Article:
The Australian National University let its national breastfeeding friendly workplace accreditation lapse in 2010 and six months on from a campaign by staff in 2016 the institution has not moved to regain it.
Australian Breastfeeding Association CEO Rebecca Naylor said after making "all the right noises" late last year about re-accreditation, interest had dried up.
"From our point of view there has been no progress," she said. "We made several attempts to contact ANU but unfortunately they have not come back to us. The last contact we had was in October trying to make contact with them three or four times."
ARC future fellow Dr Julie Smith, a working academic at the university, conducted a survey last year revealing staff were expressing and feeding their children in toilet areas on campus.
The research, published this month in Breastfeeding Review, ignited a push in 2016 to bring the university in line with best practice standards and to match institutions such as the University of Canberra and the UNSW ACT campus both with current accreditation.
Dr Smith was surprised and disappointed the university hadn't followed through after talking so positively about a renewed focus on the issue months ago.
"I had been hopeful that under the present leadership at the university that things were really going to change for women," she said. "The report shows there are deep structural issues that the ANU needs to address if it wishes to be a leader. Without the ANU pursuing accreditation it is likely those structural issues will remain unaddressed."
ANU pro vice-chancellor Professor Richard Baker said "the university is not actively pursuing accreditation with the Australian Breastfeeding Association" but would not respond to questions from The Canberra Times about what factors led to the institution's change in stance.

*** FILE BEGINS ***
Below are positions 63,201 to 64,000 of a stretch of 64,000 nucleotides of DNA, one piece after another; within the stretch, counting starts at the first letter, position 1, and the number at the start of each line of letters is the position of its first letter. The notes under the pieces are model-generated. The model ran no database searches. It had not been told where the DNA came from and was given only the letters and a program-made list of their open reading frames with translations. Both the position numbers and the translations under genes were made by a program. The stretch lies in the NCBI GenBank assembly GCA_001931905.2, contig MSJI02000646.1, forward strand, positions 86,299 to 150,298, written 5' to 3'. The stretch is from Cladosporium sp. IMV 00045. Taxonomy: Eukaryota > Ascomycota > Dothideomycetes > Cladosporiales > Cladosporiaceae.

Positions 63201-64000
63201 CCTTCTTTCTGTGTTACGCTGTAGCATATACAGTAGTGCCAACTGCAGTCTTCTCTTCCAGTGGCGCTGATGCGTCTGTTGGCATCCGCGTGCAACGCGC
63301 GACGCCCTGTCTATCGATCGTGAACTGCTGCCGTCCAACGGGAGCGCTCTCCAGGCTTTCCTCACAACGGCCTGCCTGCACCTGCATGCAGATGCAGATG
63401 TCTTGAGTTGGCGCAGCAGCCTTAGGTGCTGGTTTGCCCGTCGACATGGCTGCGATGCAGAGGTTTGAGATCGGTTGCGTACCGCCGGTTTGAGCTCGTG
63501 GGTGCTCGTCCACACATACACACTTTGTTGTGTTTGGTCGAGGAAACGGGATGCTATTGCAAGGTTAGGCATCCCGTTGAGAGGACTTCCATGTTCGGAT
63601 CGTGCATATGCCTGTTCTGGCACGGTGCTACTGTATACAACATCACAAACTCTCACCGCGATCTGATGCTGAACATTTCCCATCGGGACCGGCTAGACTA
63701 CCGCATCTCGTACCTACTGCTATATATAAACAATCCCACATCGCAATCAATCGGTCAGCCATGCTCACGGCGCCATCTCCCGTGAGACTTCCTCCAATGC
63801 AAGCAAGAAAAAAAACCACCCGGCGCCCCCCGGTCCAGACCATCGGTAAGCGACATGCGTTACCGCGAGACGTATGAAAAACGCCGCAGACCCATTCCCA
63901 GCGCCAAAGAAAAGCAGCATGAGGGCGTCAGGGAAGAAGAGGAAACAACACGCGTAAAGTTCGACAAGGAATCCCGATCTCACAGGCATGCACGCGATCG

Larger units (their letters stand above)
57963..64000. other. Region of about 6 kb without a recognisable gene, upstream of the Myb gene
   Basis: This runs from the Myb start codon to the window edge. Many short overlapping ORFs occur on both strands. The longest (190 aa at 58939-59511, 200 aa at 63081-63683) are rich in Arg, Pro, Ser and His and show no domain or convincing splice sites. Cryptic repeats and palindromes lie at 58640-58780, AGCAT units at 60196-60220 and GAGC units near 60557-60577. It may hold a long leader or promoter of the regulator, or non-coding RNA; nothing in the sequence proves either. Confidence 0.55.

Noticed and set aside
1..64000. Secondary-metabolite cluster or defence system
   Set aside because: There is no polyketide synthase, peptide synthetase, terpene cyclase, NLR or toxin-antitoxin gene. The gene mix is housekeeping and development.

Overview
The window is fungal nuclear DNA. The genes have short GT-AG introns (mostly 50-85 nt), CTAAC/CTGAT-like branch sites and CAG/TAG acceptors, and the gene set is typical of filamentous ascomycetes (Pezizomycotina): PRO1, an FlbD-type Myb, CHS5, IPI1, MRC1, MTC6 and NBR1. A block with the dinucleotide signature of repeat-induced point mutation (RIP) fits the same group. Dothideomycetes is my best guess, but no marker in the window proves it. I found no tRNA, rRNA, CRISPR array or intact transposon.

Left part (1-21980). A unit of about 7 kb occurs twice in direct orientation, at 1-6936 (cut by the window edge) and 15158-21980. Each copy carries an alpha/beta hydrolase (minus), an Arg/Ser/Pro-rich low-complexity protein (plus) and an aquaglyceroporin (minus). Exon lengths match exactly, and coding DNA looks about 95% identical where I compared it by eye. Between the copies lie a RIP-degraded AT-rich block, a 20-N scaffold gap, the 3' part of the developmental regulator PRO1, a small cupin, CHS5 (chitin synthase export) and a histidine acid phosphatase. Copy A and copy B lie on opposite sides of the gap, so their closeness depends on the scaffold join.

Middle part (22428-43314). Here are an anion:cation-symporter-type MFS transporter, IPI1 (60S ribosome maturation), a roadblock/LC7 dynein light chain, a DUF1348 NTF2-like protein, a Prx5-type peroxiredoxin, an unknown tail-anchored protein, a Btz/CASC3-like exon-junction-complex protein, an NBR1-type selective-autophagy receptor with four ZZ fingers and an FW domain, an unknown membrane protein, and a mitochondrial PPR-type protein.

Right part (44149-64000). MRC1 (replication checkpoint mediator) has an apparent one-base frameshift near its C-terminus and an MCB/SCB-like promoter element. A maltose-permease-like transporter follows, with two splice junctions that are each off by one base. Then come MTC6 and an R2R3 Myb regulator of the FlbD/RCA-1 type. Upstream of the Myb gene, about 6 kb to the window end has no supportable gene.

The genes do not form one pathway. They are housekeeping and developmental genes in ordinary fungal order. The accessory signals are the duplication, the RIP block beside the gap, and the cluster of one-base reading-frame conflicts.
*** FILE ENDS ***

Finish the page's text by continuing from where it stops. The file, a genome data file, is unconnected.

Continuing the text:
Professor Baker's statement reiterated the university's strong commitment to ensuring the campus was family friendly.
"ANU currently has five family rooms around the campus, which provide a comfortable location for parents to nurse and care for young children," he said.
"Most recently, construction work has started on a new child care centre on campus to provide more childcare places, and access to family rooms are included in the planning processes for new building projects."
Ms Naylor said the university was a frontrunner in the 1990s creating a bold stance on breastfeeding in the workplace and had longstanding BFW accreditation.
But she feared without third party, independent evaluation there was no guarantee stated policy was translating into practice on campus.
"The most important outcome is that they are supportive of women who breastfeed and that they have all the appropriate policies and physical spaces to support that," she said.
"It is not just the physical space, it is also the policy that sits behind it and the culture that those policies and attitudes of managers drive. Accreditation considers all those things and provides assurance. It isn't just about having a family room."